Question Pc turning on and off

May 13, 2019
6
0
10
0
Hey, two days ago I was having a lot of issues with the CPU cooler, fighting to get it off and put it back on. Since then my PC began randomly turning off, probably every 15 - 20 mins. I decided to try running intensive apps and games while monitoring the CPU temp to see if it's a heating issue, however the CPU temp was fine.

I then took apart my PC to try to find out the cause, at this point the PC would only turn on for a second then turn off. I figured it was a PSU issue so I began messaging around with it. I found a post on this forum where someone suggested sticking a paperclip into the green and black pins of the PSU connector to trick it into powering on.

I did that and the PSU turned on and worked fine, running for long periods. At this point I began suspecting the motherboard. I then tried resetting the CMOS Battery which ended up fixing the instant turn off issue.

I reattached everything and the computer would turn on, but there's be no VGA or HDMI output from the motherboard, the graphics card would also not turn on.

Now, a day later, the PC turns off 3 seconds after being powered on with no visual output. What do you guys think, Motherboard issue? I don't have a spare one to test it to be sure so I may have to just wing it and purchase a new one.

Help and advice appreciated. Thanks.
 

PC Tailor

Estimable
I was having a lot of issues with the CPU cooler, fighting to get it off and put it back on
Elaborate on this, depending on what you did and what ultimately happened, there is every possibility the CPU socket pins could have become damaged.

I found a post on this forum where someone suggested sticking a paperclip into the green and black pins of the PSU connector to trick it into powering on.
Take this with a pinch of salt, the paperclip test only tells you if the PSU is delivering power, not how much, or how effectively. A faulty PSU can easily pass a paperclip test.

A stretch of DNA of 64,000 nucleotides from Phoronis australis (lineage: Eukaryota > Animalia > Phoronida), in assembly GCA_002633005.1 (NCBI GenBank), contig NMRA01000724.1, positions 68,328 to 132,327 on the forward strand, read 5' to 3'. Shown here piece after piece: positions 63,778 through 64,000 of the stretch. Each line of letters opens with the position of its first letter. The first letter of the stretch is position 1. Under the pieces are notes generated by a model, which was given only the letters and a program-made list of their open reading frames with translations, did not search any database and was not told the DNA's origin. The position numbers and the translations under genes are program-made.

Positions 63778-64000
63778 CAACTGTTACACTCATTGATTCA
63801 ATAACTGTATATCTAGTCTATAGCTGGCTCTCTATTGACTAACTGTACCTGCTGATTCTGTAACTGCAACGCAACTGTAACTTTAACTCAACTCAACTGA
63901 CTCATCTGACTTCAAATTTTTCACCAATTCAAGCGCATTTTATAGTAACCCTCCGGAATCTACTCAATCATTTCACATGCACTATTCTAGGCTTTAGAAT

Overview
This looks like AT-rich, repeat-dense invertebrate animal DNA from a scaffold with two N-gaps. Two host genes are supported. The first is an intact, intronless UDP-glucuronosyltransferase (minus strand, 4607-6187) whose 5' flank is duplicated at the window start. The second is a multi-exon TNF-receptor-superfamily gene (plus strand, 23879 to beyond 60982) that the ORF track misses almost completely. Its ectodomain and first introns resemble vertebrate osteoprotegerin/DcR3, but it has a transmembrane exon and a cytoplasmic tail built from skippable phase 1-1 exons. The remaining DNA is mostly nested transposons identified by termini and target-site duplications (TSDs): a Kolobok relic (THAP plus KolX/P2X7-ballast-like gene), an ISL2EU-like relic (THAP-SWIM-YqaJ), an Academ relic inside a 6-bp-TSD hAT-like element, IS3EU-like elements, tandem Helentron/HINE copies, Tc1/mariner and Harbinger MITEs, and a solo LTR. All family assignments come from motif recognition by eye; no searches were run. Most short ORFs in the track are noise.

Can you post your entire spec including PSU make and model?
 
May 13, 2019
6
0
10
0
Elaborate on this, depending on what you did and what ultimately happened, there is every possibility the CPU socket pins could have become damaged.


Take this with a pinch of salt, the paperclip test only tells you if the PSU is delivering power, not how much, or how effectively. A faulty PSU can easily pass a paperclip test.

Can you post your entire spec including PSU make and model?
Intel i7-6700K
Gigabyte GA-B150M-D3H
Cooler Master RR-212E-16PK-R1 Hyper 212 Evo
Corsair CP-9020048-UK CX 600
Vengeance DDR4 2x8GB
Sapphire AMD RX 480 8B
Samsung 850 EVO 500GB

Upon screwing the screws out for the CPU cooler stand, some did not want to release no matter how much I unscrewed so I may have pulled a bit on them to take the cooler out. I admit I was rough with the equipment.

PSU was hardly touched in this process so I doubt anything happened to it.
 

PC Tailor

Estimable
PSU was hardly touched in this process so I doubt anything happened to it.
I understand what you mean, but most PSUs that fail do so without ever being touched. And my understanding of that CX line is it potentially isn't the best.

Even though yours isn't exactly the same issue, follow this guide first: https://forums.tomshardware.com/threads/perform-these-steps-before-posting-about-post-boot-no-video-problems.1285536/

Purely because it will get you to cover all cabling and even verify CPU socket damage.
Based on what you've said, I'd sooner go down the route that a cable has been knocked and now isn't fully secure or some MB damage may have occured.
 
May 13, 2019
6
0
10
0
I understand what you mean, but most PSUs that fail do so without ever being touched. And my understanding of that CX line is it potentially isn't the best.

Even though yours isn't exactly the same issue, follow this guide first: https://forums.tomshardware.com/threads/perform-these-steps-before-posting-about-post-boot-no-video-problems.1285536/

Purely because it will get you to cover all cabling and even verify CPU socket damage.
Based on what you've said, I'd sooner go down the route that a cable has been knocked and now isn't fully secure or some MB damage may have occured.
Alright cheers, I'll follow that post when I get home from work. I'll post my results here. Thanks
 
May 13, 2019
6
0
10
0
Update: still have yet to find a solution, but one thing I tried is removing the CMOS battery all together and powering on. The pc has been running for many minutes now, as opposed to before it would run for 2 seconds and shut down. However still no HDMI output coming from the motherboard.

What does this mean?
 

Similar threads


ASK THE COMMUNITY

TRENDING THREADS